allowed, and children are considered to belong to the father
and his family. In traditional marriages, a man can take more
than one wife. In some cases, women are compelled by family
pressure to marry without their consent, although this
practice is decreasing over time. Women who are forced to
marry do have legal recourse, but few resort to it, both out
of ignorance of their rights and out of fear of ostracism by
family members. Wives chosen by the King do not have legal
recourse. Because traditional marriage is governed by
uncodified Swazi law and custom, women's rights are often
unclear and change according to where and by whom they are
Even under civil law, a married woman is treated as a minor
unless the parties to the marriage sign a prenuptial
agreement. With a prenuptial agreement, property can be
separately maintained, and the wife can enter into contracts
and legal proceedings without her husband's consent. A man
who marries a woman under civil law legally cannot have more
than one wife, although in practice this restriction is
sometimes ignored. Divorce does not automatically lead to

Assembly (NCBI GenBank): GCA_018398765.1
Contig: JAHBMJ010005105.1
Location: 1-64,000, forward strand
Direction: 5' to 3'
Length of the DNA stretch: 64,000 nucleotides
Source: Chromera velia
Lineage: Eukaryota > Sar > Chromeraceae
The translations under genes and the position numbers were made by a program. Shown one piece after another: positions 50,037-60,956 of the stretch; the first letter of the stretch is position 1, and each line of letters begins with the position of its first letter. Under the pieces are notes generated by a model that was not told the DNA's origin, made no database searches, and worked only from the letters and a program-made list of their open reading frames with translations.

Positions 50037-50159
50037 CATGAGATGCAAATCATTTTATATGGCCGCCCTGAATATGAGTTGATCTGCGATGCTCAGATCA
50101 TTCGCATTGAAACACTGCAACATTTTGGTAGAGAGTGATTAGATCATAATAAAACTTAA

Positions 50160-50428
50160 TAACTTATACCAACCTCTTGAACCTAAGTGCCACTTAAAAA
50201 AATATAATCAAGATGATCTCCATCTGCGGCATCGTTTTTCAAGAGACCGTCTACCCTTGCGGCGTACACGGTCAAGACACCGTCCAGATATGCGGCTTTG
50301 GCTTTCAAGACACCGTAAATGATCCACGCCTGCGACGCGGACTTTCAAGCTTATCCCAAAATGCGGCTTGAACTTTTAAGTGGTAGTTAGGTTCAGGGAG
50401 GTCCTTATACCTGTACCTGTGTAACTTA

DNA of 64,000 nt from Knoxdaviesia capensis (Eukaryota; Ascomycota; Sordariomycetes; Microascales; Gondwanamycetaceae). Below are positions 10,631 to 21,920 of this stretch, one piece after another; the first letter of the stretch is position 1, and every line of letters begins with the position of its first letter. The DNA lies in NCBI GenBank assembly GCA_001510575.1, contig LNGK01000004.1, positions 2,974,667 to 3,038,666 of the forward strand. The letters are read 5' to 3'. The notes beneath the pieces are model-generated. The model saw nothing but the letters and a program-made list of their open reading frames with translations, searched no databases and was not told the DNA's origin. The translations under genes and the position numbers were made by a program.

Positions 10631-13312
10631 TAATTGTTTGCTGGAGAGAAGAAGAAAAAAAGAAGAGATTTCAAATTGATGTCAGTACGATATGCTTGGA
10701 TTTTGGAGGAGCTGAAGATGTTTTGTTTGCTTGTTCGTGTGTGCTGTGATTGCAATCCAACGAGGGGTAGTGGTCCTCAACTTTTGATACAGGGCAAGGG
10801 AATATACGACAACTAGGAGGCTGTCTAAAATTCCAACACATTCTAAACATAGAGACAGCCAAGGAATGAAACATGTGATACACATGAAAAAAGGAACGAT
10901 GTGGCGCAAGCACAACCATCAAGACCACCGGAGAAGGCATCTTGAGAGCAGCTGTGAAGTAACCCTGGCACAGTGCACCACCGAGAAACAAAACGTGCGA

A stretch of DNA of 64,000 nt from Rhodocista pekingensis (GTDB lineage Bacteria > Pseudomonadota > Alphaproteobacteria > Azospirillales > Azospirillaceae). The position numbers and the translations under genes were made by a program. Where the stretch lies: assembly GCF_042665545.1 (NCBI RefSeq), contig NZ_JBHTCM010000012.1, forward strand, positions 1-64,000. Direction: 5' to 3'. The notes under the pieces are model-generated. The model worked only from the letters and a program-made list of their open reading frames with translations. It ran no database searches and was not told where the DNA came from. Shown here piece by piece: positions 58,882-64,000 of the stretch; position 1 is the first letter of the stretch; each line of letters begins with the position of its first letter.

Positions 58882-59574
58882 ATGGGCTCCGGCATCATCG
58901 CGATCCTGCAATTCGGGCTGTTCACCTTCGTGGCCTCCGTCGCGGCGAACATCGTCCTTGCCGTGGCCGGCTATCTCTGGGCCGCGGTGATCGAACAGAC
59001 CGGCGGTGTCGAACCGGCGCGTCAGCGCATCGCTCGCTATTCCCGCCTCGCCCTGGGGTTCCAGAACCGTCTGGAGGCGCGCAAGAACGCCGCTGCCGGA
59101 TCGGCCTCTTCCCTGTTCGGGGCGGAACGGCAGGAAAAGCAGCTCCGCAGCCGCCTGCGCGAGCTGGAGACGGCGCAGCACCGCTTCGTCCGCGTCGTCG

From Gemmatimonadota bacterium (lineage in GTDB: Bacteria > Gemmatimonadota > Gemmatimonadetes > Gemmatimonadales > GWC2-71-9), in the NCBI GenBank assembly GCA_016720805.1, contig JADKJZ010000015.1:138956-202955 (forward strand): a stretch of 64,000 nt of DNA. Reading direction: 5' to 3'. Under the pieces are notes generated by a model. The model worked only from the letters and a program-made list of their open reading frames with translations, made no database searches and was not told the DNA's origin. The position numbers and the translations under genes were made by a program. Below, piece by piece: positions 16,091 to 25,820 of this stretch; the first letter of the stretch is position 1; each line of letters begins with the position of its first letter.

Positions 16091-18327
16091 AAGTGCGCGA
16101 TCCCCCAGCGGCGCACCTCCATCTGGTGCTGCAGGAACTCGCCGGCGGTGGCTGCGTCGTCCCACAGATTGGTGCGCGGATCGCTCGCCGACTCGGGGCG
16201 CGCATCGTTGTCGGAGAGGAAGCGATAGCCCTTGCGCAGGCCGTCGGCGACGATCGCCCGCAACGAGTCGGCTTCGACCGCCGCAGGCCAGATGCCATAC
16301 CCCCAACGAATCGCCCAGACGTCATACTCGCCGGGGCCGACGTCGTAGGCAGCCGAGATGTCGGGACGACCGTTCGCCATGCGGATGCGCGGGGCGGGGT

loss of custody of children for the wife. Rather, custody is
awarded according to the interests of the child, and
maintenance for wives granted custody is generally provided.
Marriage is further complicated by the fact that couples often
marry in both civil and traditional ceremonies, creating
problems in determining which set of rules applies to the
marriage and to subsequent questions of child custody and
inheritance in the event of its termination. The Swaziland
Council of Churches opened a legal aid center in 1988 which
provides free information on issues such as marriage and
maintenance laws.
Physical abuse of women, particularly wife beating, is
frequent. Customarily, a Swazi man has the right and duty to
beat his wife and children when he deems it necessary to do
so. Women have the right under the law to charge their
husbands with assault, but few know that they can resort to
legal remedies. The traditional courts are generally
unsympathetic to "unruly" or "disobedient" women. The modern
courts are more likely to convict wife beaters, but sentences,
even when beating results in death, are frec[uently light.
In the workplace, the Employment Act of 1980 forbids employers
to discriminate on the basis of race, religion, sex or
political affiliation. It requires ec[ual pay for equal work.
However, around 75 percent of all private sector jobs are held
by men, and their average wage rate by skill category is in